The Australian

leads with an industry analysis that’s found spending on water
infrastructure has plummeted in the last 20 years as state governments
have plundered the profits of water utilities and failed to reinvest in
the sector. And a juror in the Michael Jackson
trial admits that Jackson “probably has molested boys,” but that
doesn’t make him guilty of the charges presented in this particular
case.

The Sydney Morning Herald
goes with the many fathers who stand to pay less child support as part
of the biggest overhaul of custody payments in two decades. The SMH also reports that the Tax Office says the investigation into tax havens
will widen to include up to 100 wealthy clients and promoters following
raids on national law firms Deacons, Gadens, Abbott Tout and Dibbs
Barker Gosling last week. Meanwhile ICAC is investigating a WorkCover racket
in which thousands of bogus competency certificates were issued for as
little as $100 for people wanting to use dangerous equipment. And the SMH also runs this Correction: “The Sydney Morning Herald
Careers and Employment Expo begins this Friday, June 17, not August 17,
as stated in today’s special lift-out.” Not a good career and
employment move for whoever wrote the story.

In The Daily Telegraph
the proposed discount for divorced dads is front page news, but the
dads are somewhat overshadowed by a large picture of Schapelle Corby’s
flamboyant Jakarta lawyer, Hotman Paris Hutapea, who wants to call 12 witnesses to show Corby is innocent. And hopes that Queensland girl Teagan Chapman is missing Sydney child Tegan Lane have dissolved after doubts surrounding Chapman’s birth certificate were dispelled.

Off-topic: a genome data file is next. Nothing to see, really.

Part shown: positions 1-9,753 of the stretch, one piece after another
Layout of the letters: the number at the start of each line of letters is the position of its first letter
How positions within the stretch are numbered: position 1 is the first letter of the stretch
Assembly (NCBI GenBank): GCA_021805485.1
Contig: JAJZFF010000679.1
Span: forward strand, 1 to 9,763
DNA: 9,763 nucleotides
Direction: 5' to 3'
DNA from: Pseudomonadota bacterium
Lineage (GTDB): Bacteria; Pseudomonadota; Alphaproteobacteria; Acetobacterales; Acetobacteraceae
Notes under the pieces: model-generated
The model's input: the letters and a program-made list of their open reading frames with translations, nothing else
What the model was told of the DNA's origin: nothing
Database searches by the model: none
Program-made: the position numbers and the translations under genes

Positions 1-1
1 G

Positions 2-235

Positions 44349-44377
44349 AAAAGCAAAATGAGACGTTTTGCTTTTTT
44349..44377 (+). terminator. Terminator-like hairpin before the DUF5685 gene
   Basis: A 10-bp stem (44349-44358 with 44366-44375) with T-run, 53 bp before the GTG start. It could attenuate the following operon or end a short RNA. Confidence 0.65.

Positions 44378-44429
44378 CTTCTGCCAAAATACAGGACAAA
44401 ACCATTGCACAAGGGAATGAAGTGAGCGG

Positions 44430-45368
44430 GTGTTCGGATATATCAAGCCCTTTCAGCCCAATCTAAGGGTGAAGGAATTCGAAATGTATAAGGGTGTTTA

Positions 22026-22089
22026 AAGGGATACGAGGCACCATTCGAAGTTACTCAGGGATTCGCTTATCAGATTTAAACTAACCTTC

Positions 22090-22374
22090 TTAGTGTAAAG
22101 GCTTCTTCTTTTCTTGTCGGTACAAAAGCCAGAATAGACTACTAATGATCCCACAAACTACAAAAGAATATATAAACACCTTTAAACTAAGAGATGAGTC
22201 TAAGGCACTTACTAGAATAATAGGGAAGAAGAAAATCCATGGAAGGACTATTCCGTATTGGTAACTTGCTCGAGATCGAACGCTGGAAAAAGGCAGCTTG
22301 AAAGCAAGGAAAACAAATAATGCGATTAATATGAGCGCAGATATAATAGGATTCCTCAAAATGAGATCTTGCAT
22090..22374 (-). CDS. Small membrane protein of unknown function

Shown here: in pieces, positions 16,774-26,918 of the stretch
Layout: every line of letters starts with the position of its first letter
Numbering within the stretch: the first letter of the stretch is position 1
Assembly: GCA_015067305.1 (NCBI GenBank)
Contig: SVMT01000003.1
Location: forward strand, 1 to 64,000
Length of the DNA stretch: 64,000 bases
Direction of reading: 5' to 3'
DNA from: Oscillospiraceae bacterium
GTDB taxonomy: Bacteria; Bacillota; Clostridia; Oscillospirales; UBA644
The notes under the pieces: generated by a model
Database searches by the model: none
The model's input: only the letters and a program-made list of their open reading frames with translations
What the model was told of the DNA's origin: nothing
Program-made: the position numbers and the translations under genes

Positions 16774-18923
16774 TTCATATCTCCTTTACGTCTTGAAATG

The Age
leads with the failed negotiations between the PM and Petro Georgiou’s
gang of four on the government’s detention policy, prompting the rebel
Liberals to go ahead with their private member’s bills in Parliament
next Monday. Education minister Brendan Nelson
continues his shake-up of the education system, writing to all
Australian universities asking for a “clear and detailed picture” of
their foreign operations, following concerns about their finances and
quality.

The Herald Sun
splashes with the contents of intimate letters between Joe and Maria
Korp which reveal the depth of the couple’s marriage troubles in the
months before the attempt on Maria’s life. Meanwhile jet-setting state ministers
will spend hundreds of thousands of taxpayer dollars flying overseas
this winter, with almost half the 20-member Bracks cabinet set to fly
first-class to destinations such as Japan, the US, Canada, Spain, China
and Vietnam in coming weeks. And the jury in the trial of accused
killer Mick Gatto
has retired to consider its verdict, after Gatto was charged with the
murder of Andrew “Benji” Veniamin at La Porcella restaurant in Carlton
last year.

The Courier-Mail
reports that Peter Beattie has accused the paper of harming the chances
of bringing Dr Jayant Patel back to Queensland to face the health
inquiry, following a story about secret negotiations between the
government and Dr Patel’s lawyers. The paper also reports that Patel
will be offered a one-way economy air fare and secure accommodation,
but no indemnity from prosecution, to encourage him to voluntarily
return to Queensland.

In WA, a company has come up with a new
way to draw city investors to mainstream agriculture through
share-farming and is now poised to become the biggest wheat producer in
the state next year, says The West. In Tassie, The Mercury
reveals that the former boss of the Tasmanian Farmers and Graziers
Association has asked McDonald’s Australia to explain why embattled
potato growers get a minuscule share of revenue from sales of its
famous French fries. The Advertiser
reports that the ABA has found radio station FIVEAA breached its code
of practice by vilifying Aboriginal people in comments relating to the
Redfern riots in Sydney during Bob Francis’s top-rating evening show.
And theNT News
reports that the CLP’s “name and shame’” t-shirt plan for young
offenders doing community service has been hijacked by a Darwin
clothing store, which has turned the concept into a fashion statement.